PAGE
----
Death in a minister's family means transitions in ministry, identity - Word&Way

Death in a minister’s family means transitions in ministry, identity

LUBBOCK—The death of a minister—or the minister’s spouse—marks a difficult phase in the life of both the church and the pastor’s family.

Wil Tanner, pastor of Pilgrim Baptist Church in Lubbock, still struggles to fill the gap left after the death of his wife, Gaye.

“You are ministry partners. … There’s balance, clear communication, a dependency,” Tanner said. “I’m still working through the process of no longer being a team.”

The church and the spouse left behind must deal with the loss of that team concept, the intertwining of gifts and calling when a pastor or his or her mate passes away.

For Tanner, loss of his spouse pointedly reminds him how much he had relied upon her instincts.

“Pastors see everything, but we don’t always recognize what we see or hear. She filled that gap for me,” he said.

“I don’t go outside my box for others’ opinions. I’ve always been dependent on the Lord, but even more so now. I no longer have a confidant. I always knew two heads were better than one, but I didn’t realize there had always been three—me, my wife, the Lord.

“On occasion we take our spouses for granted … then we see he or she was an essential part of the ministry.”

Penny Akins not only deals with the hole left by her husband, Jim’s, death, but also with the loss of ministry identity.

Penny and Jim Akins

Penny and Jim Akins


Just walking into First Baptist Church in Winterville, Ga., takes effort for Akins, whose husband served the congregation as senior pastor three and a half years. It took her nearly a month to be able to enter the church facility, and she admits, “I still cry through every service right now.”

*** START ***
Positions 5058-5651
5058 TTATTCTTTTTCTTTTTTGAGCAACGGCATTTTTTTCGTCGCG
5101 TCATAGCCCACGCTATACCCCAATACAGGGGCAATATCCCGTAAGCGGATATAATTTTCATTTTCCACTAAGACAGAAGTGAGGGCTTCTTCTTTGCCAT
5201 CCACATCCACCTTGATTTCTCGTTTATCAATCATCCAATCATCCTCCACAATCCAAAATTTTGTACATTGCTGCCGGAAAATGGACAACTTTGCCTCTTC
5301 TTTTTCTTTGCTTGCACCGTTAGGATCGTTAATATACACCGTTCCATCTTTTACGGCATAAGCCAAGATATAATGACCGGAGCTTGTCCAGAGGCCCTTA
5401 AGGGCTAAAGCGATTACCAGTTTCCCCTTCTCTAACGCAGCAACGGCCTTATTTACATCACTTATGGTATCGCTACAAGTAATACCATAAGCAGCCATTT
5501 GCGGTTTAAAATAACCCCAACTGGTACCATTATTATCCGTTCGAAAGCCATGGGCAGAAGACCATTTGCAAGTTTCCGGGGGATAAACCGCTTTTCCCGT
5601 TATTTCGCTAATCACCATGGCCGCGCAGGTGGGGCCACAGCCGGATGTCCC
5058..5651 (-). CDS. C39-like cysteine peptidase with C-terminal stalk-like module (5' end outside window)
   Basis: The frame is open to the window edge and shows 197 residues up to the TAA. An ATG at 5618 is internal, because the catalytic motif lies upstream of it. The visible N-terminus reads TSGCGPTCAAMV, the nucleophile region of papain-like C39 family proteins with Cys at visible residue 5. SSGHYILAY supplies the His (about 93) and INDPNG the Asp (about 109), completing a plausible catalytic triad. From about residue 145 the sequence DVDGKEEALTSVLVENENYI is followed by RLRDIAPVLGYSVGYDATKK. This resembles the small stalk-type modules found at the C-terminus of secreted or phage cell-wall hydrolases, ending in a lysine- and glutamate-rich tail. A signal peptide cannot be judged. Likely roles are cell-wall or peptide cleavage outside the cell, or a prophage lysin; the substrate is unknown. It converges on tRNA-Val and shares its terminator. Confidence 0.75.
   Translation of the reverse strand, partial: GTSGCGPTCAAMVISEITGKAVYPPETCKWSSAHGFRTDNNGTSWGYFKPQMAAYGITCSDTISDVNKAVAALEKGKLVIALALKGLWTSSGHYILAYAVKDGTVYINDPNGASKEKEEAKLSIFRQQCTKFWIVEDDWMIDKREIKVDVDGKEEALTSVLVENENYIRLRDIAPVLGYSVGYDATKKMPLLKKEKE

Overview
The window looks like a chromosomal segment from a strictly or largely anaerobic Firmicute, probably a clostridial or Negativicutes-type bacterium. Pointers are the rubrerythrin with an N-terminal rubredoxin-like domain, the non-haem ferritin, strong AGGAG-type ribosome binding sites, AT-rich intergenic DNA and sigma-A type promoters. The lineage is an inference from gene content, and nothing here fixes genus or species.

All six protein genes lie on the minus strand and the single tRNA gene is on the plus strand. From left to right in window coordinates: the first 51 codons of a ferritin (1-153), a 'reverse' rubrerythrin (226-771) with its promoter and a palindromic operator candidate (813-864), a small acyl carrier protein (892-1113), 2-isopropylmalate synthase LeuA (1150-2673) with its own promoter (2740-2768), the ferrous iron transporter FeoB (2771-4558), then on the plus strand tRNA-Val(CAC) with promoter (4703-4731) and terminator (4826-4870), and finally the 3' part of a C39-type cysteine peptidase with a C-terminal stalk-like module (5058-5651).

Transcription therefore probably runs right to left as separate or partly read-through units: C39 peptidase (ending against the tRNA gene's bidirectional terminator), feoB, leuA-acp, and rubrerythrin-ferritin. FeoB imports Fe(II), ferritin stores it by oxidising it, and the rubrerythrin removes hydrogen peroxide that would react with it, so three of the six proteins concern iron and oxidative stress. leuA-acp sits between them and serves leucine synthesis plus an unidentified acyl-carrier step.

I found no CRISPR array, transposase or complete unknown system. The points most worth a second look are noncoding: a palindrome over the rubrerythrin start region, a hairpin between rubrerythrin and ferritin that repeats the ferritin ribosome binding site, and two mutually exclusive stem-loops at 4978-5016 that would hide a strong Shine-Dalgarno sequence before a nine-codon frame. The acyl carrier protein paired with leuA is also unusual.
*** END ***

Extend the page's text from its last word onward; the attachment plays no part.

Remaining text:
And because she viewed her role in her husband’s life as “complementary,” she has hit an identity crisis. Married in 2000, she ministered alongside Jim while he served as the North American Mission Board’s strategic coordinator for the country’s eastern region and then as First Baptist’s pastor.

“At this minute, I don’t know who I am anymore. … I’m just trying to be a helper where I am,” she said. “I don’t know where to park. I don’t know where to sit. … For 10 years, I lived in his shadow.”

Every activity, every item reminds her of her husband and his death on Jan. 31. “I see, feel, smell … him on every wall, in every room,” she said.

In the midst of struggling with personal grief, Tanner, whose wife of 22 years died a year ago, also had to deal with church members’ grief and the leadership holes her death left in the congregation.

Gaye Tanner led a women’s fellowship Bible study each Sunday, sang in the choir, participated in Woman’s Missionary Union and assisted with data input in the office.

“I can’t think of anything she didn’t do,” Tanner said. “You name it, she would step up and do it.”

The Bible study group struggled for a while, and attendance dropped off, he said. They couldn’t remove her personal items.

“Some took her death extremely hard and didn’t want to go back into the room,” he said. “Dealing with leadership holes is an ongoing process.”

Akins also helped church members deal with loss.

“I had a sense of ministering to them. Jim had asked me to be strong for him. … I think that helped them,” she said. “And my coming back … helped to ease the pain of losing Jim for them, too.”

Tanner and Akins agreed church members continue to help them deal with grief.

“They walked with us” for the 10 months the couple dealt with Jim’s brain tumor until his death. Since he died, “the church keeps me in the loop and are trying to help me feel part of it,” Akins said. “They are very sensitive to me. … They love me, and I love them.”

When Gaye Tanner was diagnosed with cancer in November 2007, the couple began to prepare for a ministry transition.

“We determined we needed more time together and began praying and began releasing some ministries and responsibilities to the congregation,” Tanner said.

Tanner and Akins noted that even though their relationships with their congregations have helped, God has been their primary strength.

“You have to have trust and know God is with you, or you will crumble,” Tanner said. “Throughout the day, my life is punctuated by ‘thank you, Lord’ … for his enveloping moments. I’m absolutely dependent on God. I thought I was, but now that I’m alone, I know I am.”